A second positive aspect of its negotiation process is its success in entering into force even amidst critical difficulties. First, the global pandemic brought practical obstacles for advancing the ratification process, delaying the procedures of some key signatories. Second, domestic pressure and challenging governmental decision-making regarding signing and ratifying the Agreement have brought additional delays. Domestic political divergences on how Escazú could impact the economy were the main concerns of some nations. The Chilean case is paradigmatic. Even though Chile presided over the Agreement’s negotiation process, the government of Sebastián Piñera decided not to sign and ratify it because of the legal uncertainties that the implementation of the Treaty could provoke. This view was roundly criticized by several academics and organizations, especially considering that Chile is part of the Paris Agreement, which calls on parties to cooperate in establishing measures for ensuring public participation (art. 12). Indeed, the political views of some LAC governments have hindered the broad ratification of the Escazú Agreement.
However, four years of negotiation anticipated potential domestic resistance from some countries. To overcome the opposition to the Agreement, negotiators encouraged flexible rules considering national legislation and domestic conditions for its implementation. For instance, art. 5 of the Escazú Agreement asserts that governments can restrict access to information based on domestic legislation. Furthermore, in implementing the right to access environmental information through its generation and dissemination, the Agreement clearly states in article 6 that parties shall guarantee this action ‘to the extent possible within available resources,’ balancing ambition and differentiation. This balance helped get the support of enough nations to finally sign and ratify the Agreement.
Rules and Principles contributing to future environmental agreements
The Escazú Agreement contains rules and principles that can foster the development of other regional MEAs. This refers especially to public participation as one of the pillars of the Escazú Agreement. The Agreement calls on the parties to guarantee open processes and direct public involvement in decision-making. In this regard, Article 7.12 states that “Parties shall promote the public’s participation in international forums or negotiations of environmental matters.” Moreover, the same rule asserts that governments shall reinforce the “participation of the public at the national level on matters of international environmental forums.” These norms go in line with art. 3 of the Arhus Convention.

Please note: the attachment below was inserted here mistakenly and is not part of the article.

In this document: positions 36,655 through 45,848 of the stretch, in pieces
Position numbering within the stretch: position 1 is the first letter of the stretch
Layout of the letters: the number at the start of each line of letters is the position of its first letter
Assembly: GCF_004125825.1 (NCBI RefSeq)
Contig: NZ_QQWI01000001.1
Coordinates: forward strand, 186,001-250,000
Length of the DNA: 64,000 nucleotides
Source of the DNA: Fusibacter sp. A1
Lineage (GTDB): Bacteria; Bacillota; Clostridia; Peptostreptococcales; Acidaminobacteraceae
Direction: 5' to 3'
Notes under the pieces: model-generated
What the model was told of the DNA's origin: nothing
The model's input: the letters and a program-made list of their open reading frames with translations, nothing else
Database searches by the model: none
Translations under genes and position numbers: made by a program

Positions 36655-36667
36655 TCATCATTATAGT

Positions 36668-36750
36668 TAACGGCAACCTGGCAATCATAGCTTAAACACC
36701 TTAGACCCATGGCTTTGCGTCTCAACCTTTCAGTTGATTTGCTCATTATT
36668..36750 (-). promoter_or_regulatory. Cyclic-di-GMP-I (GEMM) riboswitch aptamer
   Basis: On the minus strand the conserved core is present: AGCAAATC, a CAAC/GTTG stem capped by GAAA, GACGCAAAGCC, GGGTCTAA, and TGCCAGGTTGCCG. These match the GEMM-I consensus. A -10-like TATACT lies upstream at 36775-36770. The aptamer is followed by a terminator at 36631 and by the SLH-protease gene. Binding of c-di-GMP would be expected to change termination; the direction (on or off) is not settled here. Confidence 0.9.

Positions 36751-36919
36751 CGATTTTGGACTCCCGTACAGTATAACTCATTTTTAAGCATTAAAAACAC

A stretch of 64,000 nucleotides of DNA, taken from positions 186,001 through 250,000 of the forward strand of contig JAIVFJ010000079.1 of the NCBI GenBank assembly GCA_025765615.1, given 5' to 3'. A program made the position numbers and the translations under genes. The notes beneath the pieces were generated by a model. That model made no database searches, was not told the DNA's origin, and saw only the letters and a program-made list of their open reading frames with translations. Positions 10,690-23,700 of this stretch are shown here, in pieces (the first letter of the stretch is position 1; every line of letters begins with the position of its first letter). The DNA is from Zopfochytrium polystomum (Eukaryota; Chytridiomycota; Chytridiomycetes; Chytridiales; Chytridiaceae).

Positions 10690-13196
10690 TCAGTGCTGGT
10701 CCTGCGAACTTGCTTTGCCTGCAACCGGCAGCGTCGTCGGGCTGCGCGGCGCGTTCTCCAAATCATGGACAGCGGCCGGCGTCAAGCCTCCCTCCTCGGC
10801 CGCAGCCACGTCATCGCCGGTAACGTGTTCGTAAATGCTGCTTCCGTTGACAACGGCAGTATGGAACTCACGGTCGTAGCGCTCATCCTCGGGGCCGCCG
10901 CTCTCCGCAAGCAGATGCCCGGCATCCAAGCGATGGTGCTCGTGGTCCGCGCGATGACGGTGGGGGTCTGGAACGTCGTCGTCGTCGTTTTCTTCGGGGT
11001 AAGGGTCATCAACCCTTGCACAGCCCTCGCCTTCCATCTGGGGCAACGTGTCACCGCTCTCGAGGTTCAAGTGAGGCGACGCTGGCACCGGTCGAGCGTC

Public participation in environmental decision-making processes legitimizes international treaties amongst the Parties, facilitating its implementation. Legitimizing international instruments in the eyes of affected communities is an essential issue in LAC, where adverse impacts of extractive industries are prevalent. For example, during the 60s and 70s, Chile created development zones in some areas. After decades of industrial activity, these areas turned into environmentally ‘sacrifice zones’, endangering ecosystems and communities. From the beginning, the decisions designating these areas as industrial zones were made without public participation, creating a general mistrust in environmental institutions. In such contexts, enhancing participation processes through the Escazú Agreement could help restore communities’ confidence in environmental institutions, providing better social and institutional conditions for discussing and implementing future regional environmental treaties.